Honeywell, NRC Dispute Report of College Students Operating Nuclear Plant; HNN Sources Allege Book Trained Replacement Workers Operated Plant

Updated 5 years ago by Tony E. Rutherford, News Editor
Honeywell, NRC Dispute Report of College Students Operating Nuclear Plant; HNN Sources Allege  Book Trained  Replacement Workers Operated Plant

Variations on the consequences of the Sunday evening UH6 leak at the  Honeywell, Metropolitan, Illinois nuclear release continue.

John McCarthy , Honeywell PMT Communications in Morristown, N.J. has submitted a written article denying that there were injuries and that full containment did occur. That response will be printed in full below. They have further denied that college students were operating the facility as replacement workers.

Calling our original  article a "little misleading" and using "questionable claims," McCarthy stressed that "the claim about students and interns operating the plant is completely false."

Joey Ledford, an NRC spokesman, stated, "We have no indication of any interns on site. All were permanent full time employees." Ledford stated he assumed they were the previously trained (replacement) workers.

A Paducah resident, reiterated,  that at least one  union member before the lock out   "trained two young ladies that were in engineering school.  I have been told they all are young and were book trained, however never ran units until lockout.  They [were] winging it."

These students carried their books and studied feverishly in the lunchroom. They had no prior experience operating a nuclear plant.

Some neighbors have expressed their fears when young workers were operating the plant.

As for injuries, Ledford confirmed that Honeywell employees underwent urinalysis as a precaution,

In addition, Robin McDaniels, a representative of Massac Memorial Hospital, has confirmed that ten or eleven people arrived at the hospital Sunday evening for uranium exposure testing. They came from a nearby plant and tested "negative."  Under law, the spokesperson could not release whether any of the individuals sustained an injury. The hospital called in additional employees to cope with potential emergency conditions. She declined to discuss additional individuals brought to the hospital on Tuesday, Oct. 28.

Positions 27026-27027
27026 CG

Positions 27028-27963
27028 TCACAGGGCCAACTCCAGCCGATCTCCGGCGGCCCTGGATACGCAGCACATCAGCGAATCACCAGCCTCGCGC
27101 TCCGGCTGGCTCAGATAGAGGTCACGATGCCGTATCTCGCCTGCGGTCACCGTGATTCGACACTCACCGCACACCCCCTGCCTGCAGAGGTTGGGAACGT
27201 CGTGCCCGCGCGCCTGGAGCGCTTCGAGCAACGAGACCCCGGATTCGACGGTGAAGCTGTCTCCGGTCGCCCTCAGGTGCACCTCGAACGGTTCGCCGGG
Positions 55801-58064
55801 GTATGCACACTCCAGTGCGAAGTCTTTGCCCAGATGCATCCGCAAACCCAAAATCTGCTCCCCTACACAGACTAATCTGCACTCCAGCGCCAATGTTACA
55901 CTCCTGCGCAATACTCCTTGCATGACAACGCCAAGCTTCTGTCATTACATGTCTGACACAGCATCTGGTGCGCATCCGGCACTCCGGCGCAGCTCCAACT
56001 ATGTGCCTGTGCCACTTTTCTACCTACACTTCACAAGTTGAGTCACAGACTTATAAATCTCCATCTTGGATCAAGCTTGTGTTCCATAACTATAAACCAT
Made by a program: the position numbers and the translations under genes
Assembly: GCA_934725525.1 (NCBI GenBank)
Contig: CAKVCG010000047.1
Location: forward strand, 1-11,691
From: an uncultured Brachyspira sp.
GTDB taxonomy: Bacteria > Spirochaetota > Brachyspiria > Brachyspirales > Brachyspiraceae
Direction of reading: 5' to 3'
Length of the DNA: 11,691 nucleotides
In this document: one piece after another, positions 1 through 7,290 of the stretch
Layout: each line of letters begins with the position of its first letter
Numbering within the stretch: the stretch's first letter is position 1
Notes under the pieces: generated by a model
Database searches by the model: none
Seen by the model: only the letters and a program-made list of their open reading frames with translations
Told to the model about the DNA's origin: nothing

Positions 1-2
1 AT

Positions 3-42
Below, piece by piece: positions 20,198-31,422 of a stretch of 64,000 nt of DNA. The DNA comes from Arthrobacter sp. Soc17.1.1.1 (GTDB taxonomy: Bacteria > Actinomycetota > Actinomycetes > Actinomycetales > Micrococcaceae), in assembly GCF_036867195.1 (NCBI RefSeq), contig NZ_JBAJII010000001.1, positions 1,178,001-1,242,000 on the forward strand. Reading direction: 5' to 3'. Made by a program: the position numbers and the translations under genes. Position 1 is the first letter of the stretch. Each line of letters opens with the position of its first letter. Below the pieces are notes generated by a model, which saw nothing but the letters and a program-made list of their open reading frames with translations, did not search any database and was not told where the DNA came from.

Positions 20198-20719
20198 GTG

A union source indicated that workers at Cook County Coal in Metropolis "got exposed to the release" A guard passed out and hit his head at the Coal company. Other workers complained of hurting and burning throats. As late as Tuesday, some Cook Coal workers still complained of "burning throats."

Although the plant remains shut, they are not under an NRC order. "it's their call," Ledford said. "If they repair the leak, they can reopen."

The NRC spokesperson indicated that preliminary  Inspection assessments will be available  early next week.   Honeywell has  said no material was detected at beyond the plant boundaries.

Honeywell, though its spokesperson, stated:

On the Oct 26 event:

The leak that occurred at Honeywell’s Metropolis facility Sunday evening was due to an apparent equipment failure in the main production building. Plant personnel followed all emergency procedures and plant safety systems performed as designed. The plant is continuing its investigation into the incident and working to determine how much material was released. It has informed the U.S. Nuclear Regulatory Commission.

 

The facility has sensors throughout the building and around the plant to detect the type of material that is released when UF6 encounters moisture in the air. When UF6 comes in contact with water present in air, it immediately reacts and breaks down to UO2F2 and hydrogen fluoride (HF). UO2F2 is a heavy, solid material that immediately falls to floor near the equipment. The plant has confirmed that none of this material was found beyond the immediate area of the leak. Hydrogen fluoride is a gas and the sensors detect even low levels of this gas. The only sensors that registered any readings of HF were in production building in the area of the leak. There we no sensor readings outside the building.

 

HF is contained is by deluging it with water. This is why the plant activated the water spray towers, which is standard procedure. The water mitigation systems spray very high volumes of water mist into the air and were the reason for the mist around the facility during the incident.

 

On who is running the plant:

During the current work stoppage, we have operated the plant with fully-trained and qualified salaried and contingent workers. The training and certifications for salaried staff and contingent workers are identical to what union employees are required to undergo before working in the same roles at the plant. All were thoroughly trained and certified well before the work stoppage and those certifications were checked by NRC inspectors.

 

On the claim that “about a month ago, three workers were hurt inside the plant, but were told not to tell anyone about their injuries.”

Simply not true. Honeywell’s safety protocols and processes encourage and require all workers to report any and all injuries or other incidents, both for the protection of the workers as well as to help improve safety going forward.

 

 

 

 

 

 

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